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How a Floribbean restaurant in Midtown became an issue in St. Petersburg's mayoral race

ST. PETERSBURG — The Manhattan Casino, a monument to the black community's resilience in the face of decades of harsh segregation, has become the latest campaign issue pitting Mayor Rick Kriseman against former Mayor Rick Baker.

The election fight this time: whether a trendy "Floribbean" fusion restaurant should occupy the iconic 92-year-old landmark at 642 22nd St. S.

PREVIOUS COVERAGE: Chasing a Midtown supermarket, St. Pete mayors missed signs of trouble

To some, adding a hip new eatery to the neighborhood would demonstrate that Midtown is emerging from decades of poverty and failure. But it would also replace Sylvia's, an outpost of the famed Harlem soul food restaurant, that closed there last year.

That's why others see it as a harbinger of gentrification pushed by outsiders.

The space needs a new restaurant. Kriseman's administration recently received a proposal from a group headed by Ramon Hernandez, who operates two Pipo's Cuban restaurants in Pinellas County, a large catering business and a Tampa Bay Rays food concession and Gary Moran, a chef who opened the now-closed but once popular Wimauma restaurant in Tampa.

SUNSHINE CITY SHOWDOWN: Keep up with the Tampa Bay Times coverage of the St. Petersburg mayoral race.

They want to open Callaloo, a restaurant that combines food indigenous to Florida and the Caribbean. The building's large commercial kitchen would also operate around the clock for Pipo's extensive catering and special events business, said the group's strategic consultant Mario Farias.

The proposed restaurant would have an affordable menu, Farias said. Lunches would cost $8 to $10; dinner, $12 to $18.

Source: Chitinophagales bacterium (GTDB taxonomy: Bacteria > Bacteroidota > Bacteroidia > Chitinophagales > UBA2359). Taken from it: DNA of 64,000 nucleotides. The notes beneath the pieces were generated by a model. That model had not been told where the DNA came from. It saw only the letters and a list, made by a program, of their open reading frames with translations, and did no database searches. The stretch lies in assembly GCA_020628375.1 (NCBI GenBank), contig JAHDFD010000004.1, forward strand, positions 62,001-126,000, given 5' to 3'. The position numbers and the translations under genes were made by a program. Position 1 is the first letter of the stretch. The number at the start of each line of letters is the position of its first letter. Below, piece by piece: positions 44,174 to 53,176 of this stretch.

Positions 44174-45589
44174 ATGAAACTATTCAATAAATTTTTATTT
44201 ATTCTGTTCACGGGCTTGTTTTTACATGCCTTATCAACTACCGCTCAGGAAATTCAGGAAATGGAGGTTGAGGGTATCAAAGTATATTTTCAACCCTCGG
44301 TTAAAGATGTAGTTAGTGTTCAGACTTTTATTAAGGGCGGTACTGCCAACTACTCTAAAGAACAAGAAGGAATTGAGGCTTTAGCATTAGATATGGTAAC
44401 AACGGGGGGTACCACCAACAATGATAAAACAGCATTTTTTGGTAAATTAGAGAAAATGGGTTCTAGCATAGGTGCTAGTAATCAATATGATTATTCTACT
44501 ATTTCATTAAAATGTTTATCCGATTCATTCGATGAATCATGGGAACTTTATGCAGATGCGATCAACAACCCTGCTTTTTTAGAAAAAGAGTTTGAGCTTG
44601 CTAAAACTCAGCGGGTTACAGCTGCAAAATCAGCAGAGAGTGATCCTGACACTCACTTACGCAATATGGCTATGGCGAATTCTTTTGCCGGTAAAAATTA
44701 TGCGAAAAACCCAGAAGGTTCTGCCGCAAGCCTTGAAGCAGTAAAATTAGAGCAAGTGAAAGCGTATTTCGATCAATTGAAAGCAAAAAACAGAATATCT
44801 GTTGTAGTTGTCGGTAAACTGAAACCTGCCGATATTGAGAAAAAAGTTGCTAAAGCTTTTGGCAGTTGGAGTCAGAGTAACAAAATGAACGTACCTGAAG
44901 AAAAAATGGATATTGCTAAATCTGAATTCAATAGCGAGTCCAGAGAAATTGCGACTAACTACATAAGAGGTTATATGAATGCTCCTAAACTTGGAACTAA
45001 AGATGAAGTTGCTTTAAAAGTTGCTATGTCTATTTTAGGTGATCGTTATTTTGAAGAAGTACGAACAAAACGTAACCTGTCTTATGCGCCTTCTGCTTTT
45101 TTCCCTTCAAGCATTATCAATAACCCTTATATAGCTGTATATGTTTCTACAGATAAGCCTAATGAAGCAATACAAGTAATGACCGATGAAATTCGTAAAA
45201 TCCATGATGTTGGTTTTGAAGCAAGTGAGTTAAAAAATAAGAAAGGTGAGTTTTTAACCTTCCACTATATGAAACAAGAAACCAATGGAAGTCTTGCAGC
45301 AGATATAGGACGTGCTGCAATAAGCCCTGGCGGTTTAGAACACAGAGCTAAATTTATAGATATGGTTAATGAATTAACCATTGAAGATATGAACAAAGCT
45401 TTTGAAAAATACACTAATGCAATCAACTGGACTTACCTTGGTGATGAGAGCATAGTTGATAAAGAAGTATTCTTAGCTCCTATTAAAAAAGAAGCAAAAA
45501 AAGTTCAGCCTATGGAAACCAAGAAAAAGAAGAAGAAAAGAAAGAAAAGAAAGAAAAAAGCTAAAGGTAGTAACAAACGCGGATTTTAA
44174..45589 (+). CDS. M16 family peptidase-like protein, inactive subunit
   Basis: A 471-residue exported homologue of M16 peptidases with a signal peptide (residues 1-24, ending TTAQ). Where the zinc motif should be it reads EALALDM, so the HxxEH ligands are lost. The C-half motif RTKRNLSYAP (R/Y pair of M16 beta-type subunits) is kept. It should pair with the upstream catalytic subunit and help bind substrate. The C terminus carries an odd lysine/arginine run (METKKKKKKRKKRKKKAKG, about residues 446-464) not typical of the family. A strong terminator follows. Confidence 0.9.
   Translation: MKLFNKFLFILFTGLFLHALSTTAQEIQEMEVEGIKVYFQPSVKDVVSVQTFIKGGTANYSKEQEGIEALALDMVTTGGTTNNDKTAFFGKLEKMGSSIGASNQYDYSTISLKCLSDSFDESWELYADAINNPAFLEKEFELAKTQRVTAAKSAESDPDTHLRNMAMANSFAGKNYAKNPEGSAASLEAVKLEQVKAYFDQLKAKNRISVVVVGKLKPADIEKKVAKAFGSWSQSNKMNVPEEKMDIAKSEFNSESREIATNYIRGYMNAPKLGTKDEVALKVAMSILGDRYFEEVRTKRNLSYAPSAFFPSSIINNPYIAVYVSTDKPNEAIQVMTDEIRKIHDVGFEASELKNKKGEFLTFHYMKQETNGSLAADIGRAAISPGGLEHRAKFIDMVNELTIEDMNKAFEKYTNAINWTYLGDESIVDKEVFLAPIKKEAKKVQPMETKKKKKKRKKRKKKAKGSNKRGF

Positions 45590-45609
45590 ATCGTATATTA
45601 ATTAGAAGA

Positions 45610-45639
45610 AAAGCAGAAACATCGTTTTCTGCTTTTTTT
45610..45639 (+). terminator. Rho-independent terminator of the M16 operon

He said the ownership group, which includes two as-yet-unnamed African American partners, plans to hire up to 25 workers to operate the commercial kitchen on 22nd Street S, known a century ago as "The Deuces" when it was the thriving center of black life in the city.

"This is our vision: we want to take our employees that we train on 'The Deuces,' and plant them as owner-operators in new restaurants," Farias said.

Their unsolicited proposal, which was made after Kriseman rejected two bids in April, is "an interesting proposal that has some real strength to it," said city development administrator Alan DeLisle.

After receiving the proposal, the city reopened the window to accept more proposals through July 28. Staff will recommend a bid and Kriseman who will make the final decision.

But Kriseman is in the battle of his political life against Baker. African-American voters could decide the winner.

At Tuesday night's debate at Mt. Zion Missionary Baptist Church, the city's largest African-American congregation, Kriseman said he wanted a tenant that would survive longer than a few years. The city doesn't want "a house of cards that just collapses," the mayor said.